Hunched over?

by (Physiotherapist and Clinical Pilates Instructor)

We spend a large portion of our day hunched over due to daily activities such as desk work, driving and sitting. Our thoracic spine, commonly known as our mid-back, is designed to do more than just flexing, it alsoMichelle Lam Physio rotates and extends. Good thoracic spine mobility minimizes your risk of neck, shoulder and low back pain.

For athletes, good thoracic mobility also enables you to use your body more efficiently to generate power in explosive movements. Take a golf swing or throwing for example, with good thoracic rotation and extension, you’ll prevent the lumbar spine, or lower back, from being overloaded so that you can stabilize yourself with all the force going through your body. The thoracic spine should flex, rotate and extend so that the lumbar spine can support our bodyweight and other forces. Sure, it seems that our lower back can also twist and extend but if we ask the lumbar spine to do too much of that, as well as support our weight, we’ll end up compromising our bodies and risking further injury.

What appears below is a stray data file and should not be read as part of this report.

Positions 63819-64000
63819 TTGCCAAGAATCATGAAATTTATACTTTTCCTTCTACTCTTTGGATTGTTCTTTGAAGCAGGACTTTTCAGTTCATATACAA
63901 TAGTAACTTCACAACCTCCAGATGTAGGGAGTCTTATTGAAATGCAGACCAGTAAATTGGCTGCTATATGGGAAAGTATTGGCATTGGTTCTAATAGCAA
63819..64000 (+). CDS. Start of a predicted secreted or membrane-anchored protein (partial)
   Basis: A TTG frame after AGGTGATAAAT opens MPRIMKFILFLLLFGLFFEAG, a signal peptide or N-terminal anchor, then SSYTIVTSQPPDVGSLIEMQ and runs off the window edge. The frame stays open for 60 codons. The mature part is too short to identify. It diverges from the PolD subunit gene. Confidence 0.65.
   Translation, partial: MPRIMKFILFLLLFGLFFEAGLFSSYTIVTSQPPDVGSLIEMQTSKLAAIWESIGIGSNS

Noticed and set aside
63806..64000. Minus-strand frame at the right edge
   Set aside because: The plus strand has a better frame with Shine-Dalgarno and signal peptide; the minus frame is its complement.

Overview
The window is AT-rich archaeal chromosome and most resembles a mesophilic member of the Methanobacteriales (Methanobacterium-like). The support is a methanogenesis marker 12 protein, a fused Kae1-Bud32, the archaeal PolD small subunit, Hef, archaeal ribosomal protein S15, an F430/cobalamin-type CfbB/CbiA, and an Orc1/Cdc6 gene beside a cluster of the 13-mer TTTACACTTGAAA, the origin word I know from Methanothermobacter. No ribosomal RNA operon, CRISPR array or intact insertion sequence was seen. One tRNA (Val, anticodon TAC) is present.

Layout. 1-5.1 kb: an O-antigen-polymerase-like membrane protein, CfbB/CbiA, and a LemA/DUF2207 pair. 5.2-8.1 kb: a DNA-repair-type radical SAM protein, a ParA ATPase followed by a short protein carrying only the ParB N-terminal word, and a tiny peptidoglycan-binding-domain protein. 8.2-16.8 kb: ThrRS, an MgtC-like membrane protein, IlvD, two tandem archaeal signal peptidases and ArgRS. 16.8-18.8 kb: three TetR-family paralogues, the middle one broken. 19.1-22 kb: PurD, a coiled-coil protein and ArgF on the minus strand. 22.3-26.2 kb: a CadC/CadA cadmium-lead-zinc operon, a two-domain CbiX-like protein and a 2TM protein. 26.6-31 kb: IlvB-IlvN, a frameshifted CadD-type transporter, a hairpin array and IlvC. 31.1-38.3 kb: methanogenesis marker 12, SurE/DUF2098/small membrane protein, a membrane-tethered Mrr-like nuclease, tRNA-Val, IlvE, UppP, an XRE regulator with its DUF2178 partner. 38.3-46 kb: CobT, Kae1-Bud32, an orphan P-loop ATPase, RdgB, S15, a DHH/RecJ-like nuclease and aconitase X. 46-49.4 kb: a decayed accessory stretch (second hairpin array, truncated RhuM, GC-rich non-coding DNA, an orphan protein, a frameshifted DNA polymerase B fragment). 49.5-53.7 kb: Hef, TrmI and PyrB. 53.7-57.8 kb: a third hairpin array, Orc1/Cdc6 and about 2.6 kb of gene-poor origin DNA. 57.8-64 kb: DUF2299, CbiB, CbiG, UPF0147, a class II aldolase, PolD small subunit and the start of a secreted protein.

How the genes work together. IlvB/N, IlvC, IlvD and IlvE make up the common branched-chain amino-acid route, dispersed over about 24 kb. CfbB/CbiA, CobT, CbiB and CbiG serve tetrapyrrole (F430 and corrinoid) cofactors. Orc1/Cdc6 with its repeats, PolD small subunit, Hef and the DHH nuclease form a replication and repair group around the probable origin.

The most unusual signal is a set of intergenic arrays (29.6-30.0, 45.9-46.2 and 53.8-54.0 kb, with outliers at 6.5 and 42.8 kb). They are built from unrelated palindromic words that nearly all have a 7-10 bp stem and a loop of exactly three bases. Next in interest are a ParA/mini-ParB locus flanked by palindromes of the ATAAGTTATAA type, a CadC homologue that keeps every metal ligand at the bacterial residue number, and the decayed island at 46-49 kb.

Whether you’re just on a movie marathon or looking to improve your athletic abilities, it pays to have good spinal mobility.

Try these exercises to increase your thoracic spine mobility as demonstrated by our Boronia Physio Michelle:

Thoracic Spine Mobility Wall Angel 1Thoracic Spine Mobility Wall Angel 2Thoracic Spine Mobility Wall Angel 3

Stand against a wall with the back of your palms and shoulder blades touching the wall. Then raise your arms slightly above your head whilst keeping your shoulder blades and palms against the wall. It might take some practice, but make sure you don’t arch your lower back at the same time!

Thoracic Spine Mobility

Focus on keeping your lower back level so that the ‘twist’ is coming from your mid back/chest.

by (Physiotherapist and Clinical Pilates Instructor) on 13th November 2017 |

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